DES MOINES, Iowa -- If you’ve heard Hillary Clinton on the stump for Democrats this year, you’ve heard her praise incumbents locked in titanic $100-million Senate battles. But you may have also heard her single out Staci Appel, who is running for Congress here and may be a rare bright spot for Democrats on what is shaping up to be a bleak Election Night Tuesday.
Appel is running for Congress in an open seat from this true tossup district that includes Des Moines and the Southwest quadrant of the state. And she’s got a fan in Hillary Clinton, who has praised Appel in speeches from San Francisco to New York City.
“I was in Iowa with a candidate for Congress Staci Appel. She is a great mom who worked her way up from minimum wage to management, and with enough support, she could be the first women ever elected from Iowa to Congress,” Clinton said at a gathering of Democratic women in Washington in September.
Appel, a former state senator who was a county chair for Clinton’s presidential campaign in 2008, is happy to hear it. “Well, I’m a fan of hers!” she said in an interview during a campaign stop at a coffee shop here.
The state has a history of rejecting women at the polls -- as Clinton, who came in an embarrassing third place here, knows -- but it might elect two or more Tuesday night, including Appel and Republican Senate candidate Joni Ernst.
While other Democrats have struggled here, Appel is feeling good heading into election night, with a strong financial lead, a narrow edge in polls, and a chance to break Iowa’s glass ceiling that Democrats say is firing up voters. “The excitement to elect the first woman to Congress is really huge,” she told msnbc.
Appel is counting on that excitement to help her do better than other Democrats on the ticket. “We’ve outperformed Bruce Braley,” she said. “I think it’s because I haven’t served in Washington, D.C. I’ve served here in Iowa and I have a record of getting things done.”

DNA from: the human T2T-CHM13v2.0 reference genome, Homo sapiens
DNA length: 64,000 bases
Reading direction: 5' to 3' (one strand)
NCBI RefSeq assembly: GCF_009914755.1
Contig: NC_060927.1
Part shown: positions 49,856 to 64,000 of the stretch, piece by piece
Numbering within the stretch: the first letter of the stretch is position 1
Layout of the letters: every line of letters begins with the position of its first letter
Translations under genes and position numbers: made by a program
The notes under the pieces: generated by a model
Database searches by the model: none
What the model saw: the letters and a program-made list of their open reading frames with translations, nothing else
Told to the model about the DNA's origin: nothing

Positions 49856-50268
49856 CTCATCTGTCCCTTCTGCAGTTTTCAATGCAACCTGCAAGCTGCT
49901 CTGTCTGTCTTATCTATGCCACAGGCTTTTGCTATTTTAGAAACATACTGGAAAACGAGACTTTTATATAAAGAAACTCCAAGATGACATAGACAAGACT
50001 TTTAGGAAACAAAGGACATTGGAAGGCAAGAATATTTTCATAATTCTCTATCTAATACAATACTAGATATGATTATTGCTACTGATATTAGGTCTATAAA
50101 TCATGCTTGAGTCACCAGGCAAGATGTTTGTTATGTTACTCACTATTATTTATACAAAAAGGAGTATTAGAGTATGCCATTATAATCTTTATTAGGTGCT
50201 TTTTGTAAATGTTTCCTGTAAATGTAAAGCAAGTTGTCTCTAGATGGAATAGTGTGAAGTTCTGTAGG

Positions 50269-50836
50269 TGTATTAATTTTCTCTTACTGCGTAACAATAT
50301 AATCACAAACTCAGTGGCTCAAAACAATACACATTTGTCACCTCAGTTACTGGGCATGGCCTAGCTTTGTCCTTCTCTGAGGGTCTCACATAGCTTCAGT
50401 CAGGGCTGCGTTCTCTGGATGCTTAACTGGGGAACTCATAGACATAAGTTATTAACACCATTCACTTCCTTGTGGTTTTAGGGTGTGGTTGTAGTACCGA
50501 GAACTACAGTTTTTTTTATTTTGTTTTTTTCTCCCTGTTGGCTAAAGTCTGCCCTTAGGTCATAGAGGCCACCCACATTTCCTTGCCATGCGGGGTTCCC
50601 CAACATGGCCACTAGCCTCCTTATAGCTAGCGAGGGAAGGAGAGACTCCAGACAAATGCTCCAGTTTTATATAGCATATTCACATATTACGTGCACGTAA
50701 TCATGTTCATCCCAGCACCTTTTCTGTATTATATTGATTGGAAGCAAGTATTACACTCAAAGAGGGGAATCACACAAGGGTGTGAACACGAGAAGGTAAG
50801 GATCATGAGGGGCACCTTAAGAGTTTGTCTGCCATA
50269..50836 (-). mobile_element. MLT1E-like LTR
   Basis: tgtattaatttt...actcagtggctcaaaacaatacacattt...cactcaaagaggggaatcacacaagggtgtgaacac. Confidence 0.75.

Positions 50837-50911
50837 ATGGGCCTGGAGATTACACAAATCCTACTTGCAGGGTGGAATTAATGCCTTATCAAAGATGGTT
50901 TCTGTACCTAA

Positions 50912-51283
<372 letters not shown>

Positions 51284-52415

Also confident is Ernst, whom Gov. Terry Brandstad introduced on Monday at event in Newton as “the first woman senator from Iowa, the first woman combat veteran in the United States Senate.”
In a memo, her campaign touted an internal poll that they say shows 8% of voters in the district plan to vote for Ernst and Appel. "We believe it is important to share with you that we have been running ahead of the Braley in the 3rd district since we began polling in July," campaign manager Ben Miller wrote.
In the entire county, her campaign is one of only a small handful of congressional races where Democrat have a good opportunity to pick up a seat, and where the Democratic Congressional Campaign Committee is still spending outside money to back a candidate in an open seat.
Republican opponent David Young, a former chief of staff to Sen. Chuck Grassley, came in fifth place in a Republican primary, but won during a party convention. A magician who has raised eyebrows with campaign ads featuring illusions, Young has struggled at times. He had only $30,000 on hand in his most recent campaign finance report, to Appel’s nearly $250,000.
He also came under criticism from fellow Republicans recently for saying Obamacare was “here to stay.” An influential conservative blogger slammed his “schizophrenic” campaign.
Still, polls show a close race that could come down to the wire.
In the state Senate, where Appel served as assistant majority leader, the mother of six worked on family-centric issues: Universal pre-school, a ban on texting while driving, equal pay for equal work, a seat belt law, and an indoor smoking ban.
The state has attracted other top-tier women candidates, like Christie Vilsack in 2012, but has yet to send a woman to Congress.
Appel took a pass on responding to Sen. Tom Harkin’s controversial comments that Ernst is “very attractive.”
As for Hillary Clinton, Appel wants to help her again – and this time to win the state. “She will win,” Appel said.